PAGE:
Sure looks that way. The White House has announced plans to meet separately with the leaders of both countries, and all signals are that they’re up for new talks. In the case of Mexico, President Enrique Peña Nieto has said he wants talks to cover a wider gamut than trade alone — implicitly threatening to become less cooperative on fighting drug trafficking and other frontiers if the Trump administration is excessively punitive in trade talks. And, of course, Mr. Trump’s announcement today that he will build a wall on the border — and that Mexico will eventually pay for it — could cause Mexico to rethink its outlook on trade negotiations altogether.
So what is the United States going to ask for?
We don’t know for sure, but some hints have emerged.
One strong possibility would be to focus on “rules of origin” governing what counts as an automobile or other finished good produced within the free trade area. For example, a steering wheel might be assembled in Mexico but include parts made in China; the rules of origin state how many of those parts can come from China while still counting as a Mexican steering wheel and thus enjoy the benefits of the free trade zone.
If the required share of North American parts were increased — from its current 62.5 percent for many auto parts to 75 percent, for example — it would give an advantage to manufacturers in the United States and reduce competition with the low-wage countries of Asia.
Another example of a possible United States priority: asking Canada and Mexico to be more liberal in allowing goods to be shipped into their countries with no taxes and little paperwork. (To be precise, asking them to raise the value of what would count as a “de minimus” shipment exempt from the usual customs process). That would be good news for American companies looking to sell into those countries.
The United States has long complained that the tribunals that settle trade disputes among the three countries are stacked against U.S. interests, and it could seek changes.
Those sure seem like perfectly normal things for trade deals to focus on.
They are. But there was one more goal for the United States that Trump argued for during the campaign, and it would be a bigger source of friction if his negotiators chose to pursue it.
Mr. Trump characterized the value-added tax that both Mexico and Canada have as unfair to U.S. companies. The tax is 16 percent in Mexico; when a Mexican firm exports goods to the United States, it receives a rebate for the tax it paid, and when a U.S. firm exports to Mexico, a comparable adjustment is added.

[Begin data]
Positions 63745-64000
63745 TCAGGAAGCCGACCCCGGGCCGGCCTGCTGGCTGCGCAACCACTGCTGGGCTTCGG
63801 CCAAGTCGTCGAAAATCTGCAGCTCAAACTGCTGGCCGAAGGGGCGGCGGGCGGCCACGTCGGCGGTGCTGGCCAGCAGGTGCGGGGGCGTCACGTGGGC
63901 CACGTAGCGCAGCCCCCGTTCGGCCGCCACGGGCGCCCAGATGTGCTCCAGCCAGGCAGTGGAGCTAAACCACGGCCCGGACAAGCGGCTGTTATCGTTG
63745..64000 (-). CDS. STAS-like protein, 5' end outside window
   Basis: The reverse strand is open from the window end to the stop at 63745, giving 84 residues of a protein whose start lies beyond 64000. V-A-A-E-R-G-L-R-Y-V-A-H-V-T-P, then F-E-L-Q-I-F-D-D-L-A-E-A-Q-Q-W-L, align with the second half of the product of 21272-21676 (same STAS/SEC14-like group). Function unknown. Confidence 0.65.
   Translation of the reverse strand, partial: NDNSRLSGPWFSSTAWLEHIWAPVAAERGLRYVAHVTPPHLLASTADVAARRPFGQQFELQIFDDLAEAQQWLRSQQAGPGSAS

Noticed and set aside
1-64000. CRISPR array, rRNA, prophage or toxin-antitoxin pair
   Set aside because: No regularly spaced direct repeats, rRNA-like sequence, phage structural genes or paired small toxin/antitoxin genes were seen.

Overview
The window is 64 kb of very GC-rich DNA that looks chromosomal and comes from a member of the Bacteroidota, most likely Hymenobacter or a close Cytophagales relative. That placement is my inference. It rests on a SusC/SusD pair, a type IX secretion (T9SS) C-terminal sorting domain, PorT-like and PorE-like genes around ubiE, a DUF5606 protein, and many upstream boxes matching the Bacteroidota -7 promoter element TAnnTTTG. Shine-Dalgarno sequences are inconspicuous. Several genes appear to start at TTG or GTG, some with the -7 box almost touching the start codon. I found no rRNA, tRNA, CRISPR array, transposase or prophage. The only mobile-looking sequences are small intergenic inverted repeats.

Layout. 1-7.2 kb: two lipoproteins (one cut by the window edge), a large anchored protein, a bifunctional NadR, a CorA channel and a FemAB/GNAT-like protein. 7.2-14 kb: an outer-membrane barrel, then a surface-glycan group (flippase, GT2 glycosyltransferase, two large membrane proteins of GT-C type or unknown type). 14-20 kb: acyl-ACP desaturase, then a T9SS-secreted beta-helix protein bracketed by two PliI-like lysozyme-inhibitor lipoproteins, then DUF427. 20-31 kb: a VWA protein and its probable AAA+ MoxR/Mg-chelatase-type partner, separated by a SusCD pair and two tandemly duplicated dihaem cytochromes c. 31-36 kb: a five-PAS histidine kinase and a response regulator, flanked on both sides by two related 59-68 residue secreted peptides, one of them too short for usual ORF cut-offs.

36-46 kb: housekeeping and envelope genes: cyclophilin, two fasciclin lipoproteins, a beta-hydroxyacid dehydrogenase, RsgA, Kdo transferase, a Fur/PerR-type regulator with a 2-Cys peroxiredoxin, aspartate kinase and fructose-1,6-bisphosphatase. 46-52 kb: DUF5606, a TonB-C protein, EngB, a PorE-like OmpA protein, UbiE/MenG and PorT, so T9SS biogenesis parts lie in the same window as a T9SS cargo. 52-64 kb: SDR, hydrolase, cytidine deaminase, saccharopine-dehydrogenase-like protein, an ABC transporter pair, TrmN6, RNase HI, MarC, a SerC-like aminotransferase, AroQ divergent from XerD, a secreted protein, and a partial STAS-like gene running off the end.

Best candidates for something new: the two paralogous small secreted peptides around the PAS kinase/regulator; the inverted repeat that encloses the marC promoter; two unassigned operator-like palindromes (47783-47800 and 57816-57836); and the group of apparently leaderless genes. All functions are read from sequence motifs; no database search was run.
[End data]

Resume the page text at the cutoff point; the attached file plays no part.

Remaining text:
Mr. Ross, the Commerce secretary nominee, and Peter Navarro, a Trump White House trade adviser, argued in a white paper during the campaign that this amounts to an unfair export subsidy that penalizes the United States.
Canada and Mexico aren’t likely to see it that way, and will resist if the United States seeks a change to the rules so that a VAT adjustment is no longer added to U.S. exports into their countries. In their view — and that of mainstream economists — their approach to taxing is the only way to avoid unfairly penalizing their domestic companies.
The VAT is similar to a sales tax, and to the Mexican government, the Trump position will sound like the equivalent of Massachusetts demanding that it be able to sell its goods in Connecticut without a sales tax slapped on them.
So if that issue ends up at the center of the negotiation, things could get rocky.
But a deal should get done, right?
Maybe. But keep in mind: This won’t be a one-way street. Both Canada and Mexico expect concessions from the United States in return for concessions they make. And some of the things that the Mexican government most covets will rankle many Trump supporters.
For example, Mexico wants better access to a program, widely enjoyed at the Canadian border, in which shippers that pass a security review are allowed to cross the border with a less intensive customs process (this is the international trade equivalent of the “T.S.A. PreCheck” security line at the airport).
Mexico also seeks more favorable treatment for Mexican citizens with advanced skills seeking visas to work temporarily in the United States.
Needless to say, making it easier for Mexican trucks and Mexican workers to get into the United States isn’t exactly what Trump campaigned on. But that’s the kind of concession that may be needed to get a trade deal.
Is there a chance Nafta completely blows up?
There is — though not necessarily in catastrophic fashion.
Gary Clyde Hufbauer, a senior fellow at the Peterson Institute for International Economics, lays out a possibility in which the Trump administration does eventually withdraw from Nafta, but in a context in which it has worked out separate deals with Mexico and Canada that maintain most of the trade arrangements codified in Nafta.
President Trump and his advisers have often spoken of a preference for bilateral deals instead of big multicountry trade deals. It is potentially a pathway for Trump to be able to proclaim that he ended a trade deal he assailed on the campaign trail, without wrecking the economy.
Even that wouldn’t necessarily be painless, however.
“It would be like Humpty-Dumpty,” Mr. Hufbauer said. “There will be firms and communities in the U.S. that will be adversely affected, that will close down if you disrupt these supply chains. That won’t make for good newspaper coverage, and presumably the Trump team will want to avoid that.”
Just how urgent is renegotiating Nafta?
Campaign promises aside, even some people who have been opposed to Nafta and other trade deals don’t view this as a first-order priority. U.S. trade with Canada is reasonably well balanced, and the trade deficit with Mexico is smaller than that with some giant Asian economies.
Robert E. Scott, the director of trade and manufacturing policy at the liberal Economic Policy Institute, sees more to be gained by rethinking the trade relationship between the United States and China, Japan, South Korea and even Germany. “Those are accountable for 80 percent of trade-related job losses over the last 20 years,” he said. “To me, Nafta is not a top priority.”
“There are much bigger fish to fry,” he added.